Throughout the work of William Shakespeare, it is evident that the bard saw the world, to paraphrase Jacques in Shakespeare's As You Like It, as "a stage, and all the men and women merely players upon it".
Shakespeare had a good deal to say about life, expressed through the lines, speeches, and soliloquies he accorded a host of heroic, tragic, fanciful, humorous, or historical characters.
Over the centuries, Shakespeare's work has become the source of many sayings about life still in current usage, in addition to a host of famous Shakespeare quotes. These include:
'In a pickle' - the origins of which have been traced to Shakespeare's The Tempest (1610), Act V, Scene I. Trinculo: "I have been in such a pickle since I saw you last".
'Eaten out of house and home' - courtesy of Mistress Quickly who exclaimed that "He [Sir John] hath eaten me out of house and home"; this particular saying first appears in Shakespeare's Henry IV pt II (c.1596-1599), Act II, Scene I.
'Milk of human kindness' - found in Shakespeare's tragedy Macbeth, this particular saying appears in the English language at some time between c.1603 - 1607.
A selection of Shakespeare's quotes on life can be found below, arranged in alphabetical order according to the title of the play from which they are drawn.
"Love all, trust a few, Do wrong to none" - All's Well That Ends Well, Act I, Scene I
"The web of our life is of a mingled yarn, good and ill together: our virtues would be proud, if our faults whipp'd them not; and our crimes would despair, if they were not cherish'd by our virtues" - All Well That Ends Well, Act IV, Scene III
"I love long life better than figs" - Antony and Cleopatra, Act I, Scene II
"He wears the rose of youth upon him" - Antony and Cleopatra, Act III, Scene XIII
"I hope well of to-morrow; and will lead you, where rather I'll expect victorious life, then death and honour" - Antony and Cleopatra, Act IV, Scene II
"Kingdoms are clay: our dungy earth alike feeds beast as man: the nobleness of life is, to do thus" - Antony and Cleopatra, Act I, Scene I
"O, how full of briars is this working day world!" - As You Like It, Act I, Scene IV
"Will you sit down with me? and we two will rail against our mistress the world, and all our misery." - As You Like It, Act III, Scene II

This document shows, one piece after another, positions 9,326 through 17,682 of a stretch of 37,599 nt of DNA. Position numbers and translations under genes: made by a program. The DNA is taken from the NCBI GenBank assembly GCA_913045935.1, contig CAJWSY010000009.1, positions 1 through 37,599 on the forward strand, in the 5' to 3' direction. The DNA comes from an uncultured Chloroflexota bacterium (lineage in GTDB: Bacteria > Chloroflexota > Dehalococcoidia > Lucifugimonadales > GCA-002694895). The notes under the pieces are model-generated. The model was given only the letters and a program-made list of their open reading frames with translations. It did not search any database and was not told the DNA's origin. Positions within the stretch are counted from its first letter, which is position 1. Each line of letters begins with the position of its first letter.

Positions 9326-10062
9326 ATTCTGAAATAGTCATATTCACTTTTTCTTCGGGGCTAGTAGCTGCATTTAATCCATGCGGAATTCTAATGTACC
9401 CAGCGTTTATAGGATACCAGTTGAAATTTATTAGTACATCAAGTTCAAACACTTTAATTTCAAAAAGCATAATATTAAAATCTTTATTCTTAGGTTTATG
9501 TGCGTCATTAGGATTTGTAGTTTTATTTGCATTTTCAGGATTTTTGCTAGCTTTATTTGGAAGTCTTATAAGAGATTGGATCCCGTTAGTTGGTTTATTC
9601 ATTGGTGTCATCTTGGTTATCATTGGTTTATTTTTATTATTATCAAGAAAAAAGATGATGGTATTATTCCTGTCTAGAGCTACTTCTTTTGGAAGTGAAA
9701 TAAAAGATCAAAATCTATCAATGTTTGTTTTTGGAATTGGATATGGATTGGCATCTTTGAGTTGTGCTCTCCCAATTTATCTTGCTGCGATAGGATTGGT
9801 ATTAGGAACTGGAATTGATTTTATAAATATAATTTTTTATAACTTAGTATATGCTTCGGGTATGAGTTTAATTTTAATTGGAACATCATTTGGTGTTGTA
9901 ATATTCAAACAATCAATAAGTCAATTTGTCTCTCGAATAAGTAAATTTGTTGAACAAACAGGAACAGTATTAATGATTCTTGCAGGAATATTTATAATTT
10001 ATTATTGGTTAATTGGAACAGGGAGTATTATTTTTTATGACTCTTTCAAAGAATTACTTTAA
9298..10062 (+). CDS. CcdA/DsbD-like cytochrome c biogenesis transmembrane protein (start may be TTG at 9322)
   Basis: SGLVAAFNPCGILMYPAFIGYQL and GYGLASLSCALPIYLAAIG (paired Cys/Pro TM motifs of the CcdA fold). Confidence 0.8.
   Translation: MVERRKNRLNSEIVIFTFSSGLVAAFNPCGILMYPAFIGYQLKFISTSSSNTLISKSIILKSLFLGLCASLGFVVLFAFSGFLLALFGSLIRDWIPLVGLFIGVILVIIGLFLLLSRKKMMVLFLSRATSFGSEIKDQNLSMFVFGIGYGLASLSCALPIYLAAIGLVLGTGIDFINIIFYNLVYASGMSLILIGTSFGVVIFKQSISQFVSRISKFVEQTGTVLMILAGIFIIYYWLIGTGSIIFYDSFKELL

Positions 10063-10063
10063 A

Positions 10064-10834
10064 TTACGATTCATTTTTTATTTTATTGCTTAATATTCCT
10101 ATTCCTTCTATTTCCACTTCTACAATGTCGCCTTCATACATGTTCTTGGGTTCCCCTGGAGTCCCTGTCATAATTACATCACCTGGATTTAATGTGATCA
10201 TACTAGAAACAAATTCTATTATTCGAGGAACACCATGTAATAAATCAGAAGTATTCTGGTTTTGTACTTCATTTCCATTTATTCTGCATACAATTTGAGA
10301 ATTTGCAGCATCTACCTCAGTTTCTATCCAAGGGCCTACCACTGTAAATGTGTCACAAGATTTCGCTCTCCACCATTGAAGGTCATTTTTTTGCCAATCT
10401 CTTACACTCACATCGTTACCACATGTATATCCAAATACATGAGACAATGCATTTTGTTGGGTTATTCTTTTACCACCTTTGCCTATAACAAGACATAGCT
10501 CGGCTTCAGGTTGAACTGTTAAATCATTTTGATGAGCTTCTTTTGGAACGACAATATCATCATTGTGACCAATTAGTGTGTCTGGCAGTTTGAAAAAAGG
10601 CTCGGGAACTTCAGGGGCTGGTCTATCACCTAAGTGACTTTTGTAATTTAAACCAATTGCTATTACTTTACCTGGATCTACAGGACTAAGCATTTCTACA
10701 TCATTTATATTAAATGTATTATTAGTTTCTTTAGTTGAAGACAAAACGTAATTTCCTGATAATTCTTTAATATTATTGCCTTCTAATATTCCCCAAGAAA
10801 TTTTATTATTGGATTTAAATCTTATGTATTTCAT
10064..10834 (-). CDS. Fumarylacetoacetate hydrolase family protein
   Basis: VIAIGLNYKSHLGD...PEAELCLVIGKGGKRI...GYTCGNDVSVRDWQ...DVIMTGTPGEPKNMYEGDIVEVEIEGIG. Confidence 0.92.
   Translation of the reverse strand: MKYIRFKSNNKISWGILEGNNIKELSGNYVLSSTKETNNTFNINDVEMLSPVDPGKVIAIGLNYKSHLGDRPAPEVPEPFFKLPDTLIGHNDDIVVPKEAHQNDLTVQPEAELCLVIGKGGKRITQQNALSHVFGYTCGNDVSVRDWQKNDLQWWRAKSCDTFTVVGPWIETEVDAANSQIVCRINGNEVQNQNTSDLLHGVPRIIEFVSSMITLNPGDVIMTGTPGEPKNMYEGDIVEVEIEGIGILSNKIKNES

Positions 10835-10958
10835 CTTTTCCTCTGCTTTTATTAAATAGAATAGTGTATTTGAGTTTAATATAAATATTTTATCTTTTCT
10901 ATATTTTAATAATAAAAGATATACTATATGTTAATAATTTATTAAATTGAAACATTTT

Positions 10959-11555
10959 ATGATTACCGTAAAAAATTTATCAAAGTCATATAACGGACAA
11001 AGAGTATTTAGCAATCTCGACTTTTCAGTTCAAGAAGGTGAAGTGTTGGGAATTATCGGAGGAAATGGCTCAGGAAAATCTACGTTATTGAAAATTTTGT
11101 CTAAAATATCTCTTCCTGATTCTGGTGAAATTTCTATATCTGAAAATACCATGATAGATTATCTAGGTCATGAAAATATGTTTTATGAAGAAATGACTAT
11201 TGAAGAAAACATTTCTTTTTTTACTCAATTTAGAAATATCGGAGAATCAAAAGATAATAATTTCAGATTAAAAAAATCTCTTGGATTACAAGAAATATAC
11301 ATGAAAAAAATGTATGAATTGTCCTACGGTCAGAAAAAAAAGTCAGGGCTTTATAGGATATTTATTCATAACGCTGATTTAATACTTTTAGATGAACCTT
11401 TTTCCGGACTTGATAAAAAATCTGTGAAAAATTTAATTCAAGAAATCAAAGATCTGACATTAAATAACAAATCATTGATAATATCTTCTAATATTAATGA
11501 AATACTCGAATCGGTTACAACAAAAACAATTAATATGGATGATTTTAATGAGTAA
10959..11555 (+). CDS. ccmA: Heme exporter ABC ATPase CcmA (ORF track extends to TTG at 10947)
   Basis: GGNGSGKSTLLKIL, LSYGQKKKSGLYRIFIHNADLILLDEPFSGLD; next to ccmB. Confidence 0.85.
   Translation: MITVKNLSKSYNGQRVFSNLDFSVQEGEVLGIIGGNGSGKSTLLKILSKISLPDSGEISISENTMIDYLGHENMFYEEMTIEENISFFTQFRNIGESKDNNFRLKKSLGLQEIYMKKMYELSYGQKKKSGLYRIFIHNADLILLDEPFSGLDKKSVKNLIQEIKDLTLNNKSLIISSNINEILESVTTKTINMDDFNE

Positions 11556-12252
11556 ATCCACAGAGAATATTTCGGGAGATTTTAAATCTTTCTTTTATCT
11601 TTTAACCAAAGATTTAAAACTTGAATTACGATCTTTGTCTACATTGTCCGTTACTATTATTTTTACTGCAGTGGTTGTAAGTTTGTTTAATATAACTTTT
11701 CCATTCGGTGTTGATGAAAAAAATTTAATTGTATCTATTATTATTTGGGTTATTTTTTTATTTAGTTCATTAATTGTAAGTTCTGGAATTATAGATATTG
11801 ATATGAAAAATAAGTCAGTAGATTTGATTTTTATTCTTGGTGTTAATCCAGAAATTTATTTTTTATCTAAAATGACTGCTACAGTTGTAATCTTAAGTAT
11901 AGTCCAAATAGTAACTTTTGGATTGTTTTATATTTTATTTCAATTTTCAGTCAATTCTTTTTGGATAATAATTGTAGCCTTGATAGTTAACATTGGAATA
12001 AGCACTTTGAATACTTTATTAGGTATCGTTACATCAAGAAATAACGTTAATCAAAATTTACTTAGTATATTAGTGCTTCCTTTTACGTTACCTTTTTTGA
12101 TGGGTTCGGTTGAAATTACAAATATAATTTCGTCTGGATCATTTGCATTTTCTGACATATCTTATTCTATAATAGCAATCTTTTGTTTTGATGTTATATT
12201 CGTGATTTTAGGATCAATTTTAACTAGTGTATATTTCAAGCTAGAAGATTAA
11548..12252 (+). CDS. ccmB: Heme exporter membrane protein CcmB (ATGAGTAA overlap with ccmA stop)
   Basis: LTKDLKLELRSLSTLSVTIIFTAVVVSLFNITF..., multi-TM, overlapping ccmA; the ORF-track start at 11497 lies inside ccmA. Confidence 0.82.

"Fortune brings in some boats that are not steer'd" - Cymbeline, Act IV, Scene III
"To be, or not to be, that is the question: Whether 'tis nobler in the mind to suffer the slings and arrows of outrageous fortune, Or to take arms against a sea of troubles" - Hamlet, Act III, Scene I
"While you live, tell truth, and shame the devil" - Henry IV, Part I, Act III, Scene I
"When we are born, we cry that we are come to this great stage of fools." - King Lear Act IV, Scene VI
"But shall I live in hope? All men, I hope, live so" - King Richard III, Act I, Scene II
"I have set my life upon a cast, and I will stand the hazard of the dye" - King Richard III, Act V, Scene IV
"What's done, is done" - Macbeth Act III, Scene II
"Life's but a walking shadow, a poor player, that struts and frets his hour upon the stage" - Macbeth Act V, Scene V
"I go, and it is done; the bell invites me. Hear it not, Duncan, for it is a knell that summons thee to heaven or to hell" - Macbeth Act II, Scene I
"I am so out of love with life, that I will sue to be rid of it" - Measure for Measure, Act III, Scene I
"O, beware, my lord, of jealousy; It is the green-ey'd monster, which doth mock the meat it feeds on" - Othello, Act III, Scene III
"O live, And make us weep to hear you fate, fair creature, Rare as you seem to be!" - Pericles, Prince of Tyre, Act III, Scene II
"Mine honour is my life: both grow in one; Take honour from me, and my life is done" - Richard II, Act I, Scene I
"Cowards die many times before their deaths, the valiant never taste of death but once" - Julius Caesar Act II, Scene II
"When beggars die there are no comets seen; The heavens themselves blaze forth the death of princes" - Julius Caesar Act II, Scene II
"With all kind love, good thoughts, and reverence. Your voice shall be as strong as any man's" - Julius Caesar, Act III, Scene I
"They love thee not, that use thee" - Timon of Athens, Act IV, Scene III
"I am sick of this false world; and will love nought but even the mere necessities upon it" - Timon of Athens, Act IV, Scene III
"When there is nothing living but thee, thou shalt be welcome" - Timon of Athens, Act IV, Scene III
"To be wise, and love, Exceeds man's might" - Troilus & Cressida - Act III, Scene II
"you wrong me, and the world shall know it: though you have put me into darkness" - Twelfth Night: or What You Will, Act V Scene I
Find many more Shakespeare quotes including a large selection of quotes about love, or why not explore more about the author's own life, about Shakespeare's childhood in Stratford and about his family.
© 2012 - Dave Fowler, History in Numbers. All third party trademarks are hereby acknowledged.